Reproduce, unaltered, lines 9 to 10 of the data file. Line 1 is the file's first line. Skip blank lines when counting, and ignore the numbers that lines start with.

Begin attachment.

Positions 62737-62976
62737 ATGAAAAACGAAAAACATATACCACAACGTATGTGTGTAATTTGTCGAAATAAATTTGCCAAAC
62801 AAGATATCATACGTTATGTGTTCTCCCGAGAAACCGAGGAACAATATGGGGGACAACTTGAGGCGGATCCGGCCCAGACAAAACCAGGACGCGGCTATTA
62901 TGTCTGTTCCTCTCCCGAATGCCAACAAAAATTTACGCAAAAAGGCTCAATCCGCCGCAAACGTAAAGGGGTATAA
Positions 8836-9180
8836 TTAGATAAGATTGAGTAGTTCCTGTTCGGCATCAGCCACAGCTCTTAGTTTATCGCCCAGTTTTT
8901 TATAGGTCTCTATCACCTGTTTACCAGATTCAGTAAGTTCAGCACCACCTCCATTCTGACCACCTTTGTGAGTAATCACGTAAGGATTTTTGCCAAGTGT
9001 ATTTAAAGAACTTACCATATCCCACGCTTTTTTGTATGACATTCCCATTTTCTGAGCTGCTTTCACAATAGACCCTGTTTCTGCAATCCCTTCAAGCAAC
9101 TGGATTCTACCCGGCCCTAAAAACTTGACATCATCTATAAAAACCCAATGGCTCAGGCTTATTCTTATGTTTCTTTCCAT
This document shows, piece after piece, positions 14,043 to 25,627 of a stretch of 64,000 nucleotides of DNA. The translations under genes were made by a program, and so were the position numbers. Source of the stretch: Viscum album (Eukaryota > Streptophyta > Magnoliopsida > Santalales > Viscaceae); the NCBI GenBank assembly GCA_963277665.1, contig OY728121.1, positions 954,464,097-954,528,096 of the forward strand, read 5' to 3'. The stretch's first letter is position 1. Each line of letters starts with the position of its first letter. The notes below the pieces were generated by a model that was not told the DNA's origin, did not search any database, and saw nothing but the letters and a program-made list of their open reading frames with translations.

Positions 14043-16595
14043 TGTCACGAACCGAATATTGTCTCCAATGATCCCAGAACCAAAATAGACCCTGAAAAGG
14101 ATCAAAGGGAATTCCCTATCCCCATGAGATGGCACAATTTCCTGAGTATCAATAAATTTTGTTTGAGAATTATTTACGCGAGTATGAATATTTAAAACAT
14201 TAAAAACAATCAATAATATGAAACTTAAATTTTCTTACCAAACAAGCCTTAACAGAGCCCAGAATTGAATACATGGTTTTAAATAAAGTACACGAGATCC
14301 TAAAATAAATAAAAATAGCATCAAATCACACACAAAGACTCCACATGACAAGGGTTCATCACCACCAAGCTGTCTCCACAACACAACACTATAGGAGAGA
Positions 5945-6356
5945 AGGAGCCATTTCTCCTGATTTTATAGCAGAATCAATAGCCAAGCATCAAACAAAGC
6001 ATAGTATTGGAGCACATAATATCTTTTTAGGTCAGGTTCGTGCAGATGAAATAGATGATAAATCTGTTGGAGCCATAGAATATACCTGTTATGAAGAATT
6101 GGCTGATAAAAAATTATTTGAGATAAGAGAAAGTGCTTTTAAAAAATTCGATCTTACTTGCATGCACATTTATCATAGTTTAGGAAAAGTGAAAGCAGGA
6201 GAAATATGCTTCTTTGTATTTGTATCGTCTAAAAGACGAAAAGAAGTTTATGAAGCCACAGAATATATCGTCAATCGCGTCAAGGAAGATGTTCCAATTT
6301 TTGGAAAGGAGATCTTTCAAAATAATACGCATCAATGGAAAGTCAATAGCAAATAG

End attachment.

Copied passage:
9101 TGGATTCTACCCGGCCCTAAAAACTTGACATCATCTATAAAAACCCAATGGCTCAGGCTTATTCTTATGTTTCTTTCCAT
This document shows, piece after piece, positions 14,043 to 25,627 of a stretch of 64,000 nucleotides of DNA. The translations under genes were made by a program, and so were the position numbers. Source of the stretch: Viscum album (Eukaryota > Streptophyta > Magnoliopsida > Santalales > Viscaceae); the NCBI GenBank assembly GCA_963277665.1, contig OY728121.1, positions 954,464,097-954,528,096 of the forward strand, read 5' to 3'. The stretch's first letter is position 1. Each line of letters starts with the position of its first letter. The notes below the pieces were generated by a model that was not told the DNA's origin, did not search any database, and saw nothing but the letters and a program-made list of their open reading frames with translations.